I cannot pretend to say that this equipment is by any means perfect, but I feel safe in asserting that it is an important step in the right direction, that it is not a copy of any European model, & that it is a better equipment than any I saw in Europe [3] – it may, as far as I am concerned, best upon its own merits. It will of course be necessary to determine [upon] different types of trees, bits & c.; I would advise that a competent cavalry officer be required to determine this by actual experiment – either with the horses of a larger garrison, such as Fort Leavenworth, or at West Point, or some other suitable place.

A good place would be, on the supposition that the equipment is approved, to send a hundred sets or so to Leavenworth, fifteen or twenty to West Point, & others to large cavalry posts, & acquire immediate reports when the sizes necessary; a proper result can only be had by taking the average of a large number of horses. You will observe that the material workmanship of the specimens submitted are of the very best quality; I would recommend this as usually the most economical plan, & as the only means of issuing a really efficient equipment.

This equipment can be made by Messrs Lacy & Phillips at a rather less cost than the present Grimsley equipment, in the style of the models, while the Grimsley is of far inferior material & workmanship. As this is probably one of the last things I shall submit as an officer of the army, I naturally feel some little anxiety that it should be fairly tested; therefore, as far as I may be permitted to do so, I would respectfully argue that the trial sets be made by Messrs Lacy & Phillips, who have made the models submitted; I am fully satisfied that their work will be faithfully done, fully equal to the equipments submitted in every aspect, & that it will be for the interest of the govt to employ them. They have bestowed much time & [ ?? ] upon the models, & to them is due all the credits, if any there be, of carrying out my ideas as to a proper cavalry equipment.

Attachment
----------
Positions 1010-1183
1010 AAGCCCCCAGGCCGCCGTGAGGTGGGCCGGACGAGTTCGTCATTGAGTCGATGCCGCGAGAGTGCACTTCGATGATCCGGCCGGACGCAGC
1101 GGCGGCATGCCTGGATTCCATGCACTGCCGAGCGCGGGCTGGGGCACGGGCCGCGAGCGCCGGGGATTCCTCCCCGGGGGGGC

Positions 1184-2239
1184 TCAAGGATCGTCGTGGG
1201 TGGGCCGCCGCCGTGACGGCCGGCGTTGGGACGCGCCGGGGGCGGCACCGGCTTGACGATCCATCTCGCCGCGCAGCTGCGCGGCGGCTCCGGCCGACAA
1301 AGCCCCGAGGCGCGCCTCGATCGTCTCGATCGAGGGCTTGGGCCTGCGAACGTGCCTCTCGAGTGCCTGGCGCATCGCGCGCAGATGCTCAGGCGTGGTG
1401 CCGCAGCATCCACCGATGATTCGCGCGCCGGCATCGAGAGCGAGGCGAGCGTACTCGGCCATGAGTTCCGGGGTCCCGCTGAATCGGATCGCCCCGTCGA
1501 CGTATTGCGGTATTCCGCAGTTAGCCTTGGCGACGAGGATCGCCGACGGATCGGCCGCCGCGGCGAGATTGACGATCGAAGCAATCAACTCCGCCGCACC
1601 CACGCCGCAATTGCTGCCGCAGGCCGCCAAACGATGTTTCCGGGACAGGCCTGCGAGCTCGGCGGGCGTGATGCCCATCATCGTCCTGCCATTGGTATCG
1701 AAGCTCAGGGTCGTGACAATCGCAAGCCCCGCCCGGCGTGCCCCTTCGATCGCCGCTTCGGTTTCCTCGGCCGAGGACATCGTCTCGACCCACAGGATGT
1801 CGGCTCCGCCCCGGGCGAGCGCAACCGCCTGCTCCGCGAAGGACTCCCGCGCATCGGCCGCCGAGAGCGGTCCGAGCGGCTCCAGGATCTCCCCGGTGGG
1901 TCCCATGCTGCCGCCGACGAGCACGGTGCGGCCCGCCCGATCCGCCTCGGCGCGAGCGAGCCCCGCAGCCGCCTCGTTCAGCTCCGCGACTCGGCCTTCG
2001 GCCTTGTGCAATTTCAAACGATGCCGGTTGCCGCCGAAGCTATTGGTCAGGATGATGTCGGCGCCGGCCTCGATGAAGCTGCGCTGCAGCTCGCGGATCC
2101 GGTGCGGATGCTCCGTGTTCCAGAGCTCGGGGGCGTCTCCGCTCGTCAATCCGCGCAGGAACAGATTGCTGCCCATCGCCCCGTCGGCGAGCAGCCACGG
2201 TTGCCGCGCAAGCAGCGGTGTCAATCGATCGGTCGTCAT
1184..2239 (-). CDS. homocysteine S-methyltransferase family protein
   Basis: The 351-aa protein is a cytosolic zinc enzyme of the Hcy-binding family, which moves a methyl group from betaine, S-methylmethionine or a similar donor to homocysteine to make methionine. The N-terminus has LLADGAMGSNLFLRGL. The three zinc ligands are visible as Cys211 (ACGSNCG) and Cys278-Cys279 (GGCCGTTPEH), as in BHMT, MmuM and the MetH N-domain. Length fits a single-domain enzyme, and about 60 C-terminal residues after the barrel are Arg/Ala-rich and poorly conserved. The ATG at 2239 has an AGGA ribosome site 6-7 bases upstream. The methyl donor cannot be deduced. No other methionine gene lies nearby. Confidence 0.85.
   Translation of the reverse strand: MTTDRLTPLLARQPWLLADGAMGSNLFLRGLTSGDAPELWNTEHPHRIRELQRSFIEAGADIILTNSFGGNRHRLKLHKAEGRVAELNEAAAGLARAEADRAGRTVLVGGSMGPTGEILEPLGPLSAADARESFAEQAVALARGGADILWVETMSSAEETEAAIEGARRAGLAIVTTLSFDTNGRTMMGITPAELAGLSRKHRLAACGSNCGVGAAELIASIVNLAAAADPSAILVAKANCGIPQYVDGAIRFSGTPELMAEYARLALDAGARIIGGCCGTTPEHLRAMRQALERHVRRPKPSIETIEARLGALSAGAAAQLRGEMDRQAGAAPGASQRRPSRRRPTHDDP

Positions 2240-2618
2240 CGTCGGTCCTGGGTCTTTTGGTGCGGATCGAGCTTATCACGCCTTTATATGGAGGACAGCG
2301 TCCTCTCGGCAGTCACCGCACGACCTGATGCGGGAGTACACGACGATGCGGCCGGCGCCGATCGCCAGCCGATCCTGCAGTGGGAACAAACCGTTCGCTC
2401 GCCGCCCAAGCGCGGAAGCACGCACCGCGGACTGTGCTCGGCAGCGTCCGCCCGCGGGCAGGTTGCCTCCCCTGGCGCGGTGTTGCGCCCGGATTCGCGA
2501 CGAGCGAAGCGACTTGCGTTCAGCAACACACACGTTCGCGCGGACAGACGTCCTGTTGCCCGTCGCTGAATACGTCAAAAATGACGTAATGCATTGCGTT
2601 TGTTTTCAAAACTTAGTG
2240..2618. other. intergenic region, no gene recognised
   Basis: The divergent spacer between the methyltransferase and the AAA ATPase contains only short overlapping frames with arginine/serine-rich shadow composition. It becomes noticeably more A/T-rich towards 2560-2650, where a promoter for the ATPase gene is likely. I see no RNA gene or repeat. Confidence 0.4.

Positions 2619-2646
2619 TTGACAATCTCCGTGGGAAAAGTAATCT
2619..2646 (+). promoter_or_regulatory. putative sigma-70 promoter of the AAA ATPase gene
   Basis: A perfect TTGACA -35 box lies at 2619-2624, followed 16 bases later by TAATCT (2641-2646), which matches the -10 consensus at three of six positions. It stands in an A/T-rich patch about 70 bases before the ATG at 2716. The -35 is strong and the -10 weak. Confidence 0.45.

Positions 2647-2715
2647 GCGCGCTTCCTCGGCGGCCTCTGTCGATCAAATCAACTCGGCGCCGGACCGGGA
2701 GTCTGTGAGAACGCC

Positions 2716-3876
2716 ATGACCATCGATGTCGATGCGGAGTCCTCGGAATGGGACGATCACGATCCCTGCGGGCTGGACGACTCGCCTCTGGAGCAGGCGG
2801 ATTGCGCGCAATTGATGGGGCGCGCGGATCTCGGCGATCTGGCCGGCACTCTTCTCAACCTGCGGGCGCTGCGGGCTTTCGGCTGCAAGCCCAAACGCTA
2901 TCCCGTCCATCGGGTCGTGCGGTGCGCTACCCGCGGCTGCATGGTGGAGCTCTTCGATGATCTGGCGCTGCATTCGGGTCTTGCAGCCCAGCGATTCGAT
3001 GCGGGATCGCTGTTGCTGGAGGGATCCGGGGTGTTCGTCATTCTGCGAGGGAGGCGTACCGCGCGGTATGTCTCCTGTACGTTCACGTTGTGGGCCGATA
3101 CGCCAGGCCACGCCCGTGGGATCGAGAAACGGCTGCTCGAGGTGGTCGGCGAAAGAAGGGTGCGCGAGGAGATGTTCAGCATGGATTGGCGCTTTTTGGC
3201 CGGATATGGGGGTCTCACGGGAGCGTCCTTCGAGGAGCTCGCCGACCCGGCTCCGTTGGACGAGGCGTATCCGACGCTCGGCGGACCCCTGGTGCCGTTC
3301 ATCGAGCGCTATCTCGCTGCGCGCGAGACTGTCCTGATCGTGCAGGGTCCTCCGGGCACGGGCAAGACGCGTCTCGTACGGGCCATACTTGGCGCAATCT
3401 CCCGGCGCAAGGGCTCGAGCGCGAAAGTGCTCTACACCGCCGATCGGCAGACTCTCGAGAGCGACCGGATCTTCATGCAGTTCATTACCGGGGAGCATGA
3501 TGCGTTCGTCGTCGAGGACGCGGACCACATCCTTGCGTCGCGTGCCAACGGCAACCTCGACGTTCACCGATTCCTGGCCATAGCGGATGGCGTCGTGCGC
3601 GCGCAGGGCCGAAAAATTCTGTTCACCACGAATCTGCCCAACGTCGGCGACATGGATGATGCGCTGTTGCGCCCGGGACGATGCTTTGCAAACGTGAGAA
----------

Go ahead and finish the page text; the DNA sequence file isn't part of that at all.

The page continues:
The actual cost incurred for making the two sets will (the word ‘probably’ lined out) be more than the amount authorized by the Dept; if the model is approved I presume the Dept will be willing to authorize the additional expenditure; if the model is not approved I am of course prepared to pay the excess of cost myself.

I am after undertaking the matter I found that many of the first experiments as to trees had to be revised & done away with, as I desired to submit a really good equipment. I preferred taking upon myself [responsibility] the additional expense, & have no complaint made if the Dept does not see fit to authorize it, when I have acted with a full knowledge of the instructions not to .

I am abt srv
Geo B McC

[1]  Library of Congress, George Brinton McClellan Papers: Correspondence II, 1823-1898; 1856, Sept. 28-1857, Feb. 14, Image 32
[2]   Capt. Delos Bennett Sackett, 1st Cavalry – then on detached duty as member of Board to Revise Army Regulations, Washington, D. C.
[3]  This phrase was used in other communications from McClellan, namely when he submitted his Report to the Secretary of War  some days after this letter.